This makes for a stiff bike that resists the great torsional stresses of hard cornering and the tendency to dive during hard braking. Good thing, too, because this ride has brakes to spare. The dual, four-piston Brembo calipers bind the front wheel via 320 mm floating steel brake discs, with a 220 mm disc and dual-piston caliper in back, all under the management of the Bosch “9 Plus” ABS system with RLM (rear-wheel lift-up mitigation). Chassis running gear is rounded out (pun pun) by the 17-inch, cast aluminum, Y-spoke rims and Z-rated tires.
MV Agusta used a street-modified version of its race-proven, F3 engine as the beating heart for this ride – but don’t take that to mean that the engine is, by any means, severely nerfed. This little triple displaces a mere 41.2 cubic inches (675 cc, hence the ingeniously clever name), yet manages to crank out an astounding 110 horsepower and 47.9 pound-feet of torque at 12,500 and 12,000 rpm, respectively. Waste heat gets dissipated by separate coolant and oil radiators (and never the twain shall meet) for plenty of safe cooling capacity.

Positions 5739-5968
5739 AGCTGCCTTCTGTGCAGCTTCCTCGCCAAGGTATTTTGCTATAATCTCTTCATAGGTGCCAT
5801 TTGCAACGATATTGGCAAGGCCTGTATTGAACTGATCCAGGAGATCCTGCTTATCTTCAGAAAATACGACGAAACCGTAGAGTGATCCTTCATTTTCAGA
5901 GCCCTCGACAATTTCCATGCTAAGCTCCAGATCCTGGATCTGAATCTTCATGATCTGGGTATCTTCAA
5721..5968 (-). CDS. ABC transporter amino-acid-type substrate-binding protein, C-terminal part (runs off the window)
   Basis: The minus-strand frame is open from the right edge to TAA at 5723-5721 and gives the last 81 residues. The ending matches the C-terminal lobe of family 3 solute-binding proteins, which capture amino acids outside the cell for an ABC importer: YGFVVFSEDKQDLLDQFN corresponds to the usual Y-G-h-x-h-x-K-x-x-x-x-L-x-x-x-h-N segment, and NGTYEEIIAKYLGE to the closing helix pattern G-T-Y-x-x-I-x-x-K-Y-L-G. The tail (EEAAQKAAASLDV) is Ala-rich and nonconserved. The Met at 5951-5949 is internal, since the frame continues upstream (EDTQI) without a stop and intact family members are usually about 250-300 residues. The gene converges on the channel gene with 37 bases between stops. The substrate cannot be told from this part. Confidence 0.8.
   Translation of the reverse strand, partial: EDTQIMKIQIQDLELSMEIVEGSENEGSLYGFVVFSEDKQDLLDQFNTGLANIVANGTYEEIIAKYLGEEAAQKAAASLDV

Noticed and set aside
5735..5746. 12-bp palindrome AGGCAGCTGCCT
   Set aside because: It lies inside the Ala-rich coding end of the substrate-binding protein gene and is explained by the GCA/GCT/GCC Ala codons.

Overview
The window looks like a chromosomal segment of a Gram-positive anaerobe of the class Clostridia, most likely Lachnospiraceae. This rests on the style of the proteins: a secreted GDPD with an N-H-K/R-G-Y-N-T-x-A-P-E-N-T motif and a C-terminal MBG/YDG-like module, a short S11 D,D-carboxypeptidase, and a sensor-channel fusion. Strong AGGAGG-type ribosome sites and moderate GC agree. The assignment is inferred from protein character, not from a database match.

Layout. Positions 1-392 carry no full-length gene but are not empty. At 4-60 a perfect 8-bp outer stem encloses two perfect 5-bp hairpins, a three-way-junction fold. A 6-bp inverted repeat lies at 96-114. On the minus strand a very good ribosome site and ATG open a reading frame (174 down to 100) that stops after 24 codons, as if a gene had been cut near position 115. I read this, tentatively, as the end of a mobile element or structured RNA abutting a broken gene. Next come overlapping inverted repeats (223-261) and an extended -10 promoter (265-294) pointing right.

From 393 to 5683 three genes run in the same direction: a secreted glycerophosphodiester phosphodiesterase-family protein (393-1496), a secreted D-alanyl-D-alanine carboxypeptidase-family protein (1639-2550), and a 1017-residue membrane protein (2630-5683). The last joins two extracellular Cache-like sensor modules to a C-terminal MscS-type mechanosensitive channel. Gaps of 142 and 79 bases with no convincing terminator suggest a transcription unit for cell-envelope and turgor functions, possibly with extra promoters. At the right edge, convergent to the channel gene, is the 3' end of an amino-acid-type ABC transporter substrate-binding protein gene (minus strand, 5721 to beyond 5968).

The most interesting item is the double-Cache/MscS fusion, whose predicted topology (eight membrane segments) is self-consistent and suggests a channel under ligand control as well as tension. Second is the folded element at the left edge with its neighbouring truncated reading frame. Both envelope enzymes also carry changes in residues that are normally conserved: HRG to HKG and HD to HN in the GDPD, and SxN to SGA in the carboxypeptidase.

The MVICS (motor and vehicle integrated control system) manages the Mikuni Drive-by-Wire induction system to control misfires and detonation, for smooth transitions and throttle response across the board, and gives the rider four preset engine maps — plus a fifth slot for a custom map — to dial in a specific torque curve. As if that wasn’t enough, a traction control system monitors wheel slip, and has eight levels of intervention to help you keep this ride on the rails, regardless of skill level and road conditions. As much as I mistrust ride-by-wire, I can definitely make arguments for using it on machines with this much get-up-and-go, and would likely start on the highest (read: newbie) level until I made friends with the bike.
A mechanical primary drive carries power from the engine, through the wet, multi-disc clutch and to the six-speed, cassette-style, constant-mesh transmission. The MV EAS (electronically-assisted shift) allows you to upshift without rolling off the throttle, for the ultimate in aggressive acceleration.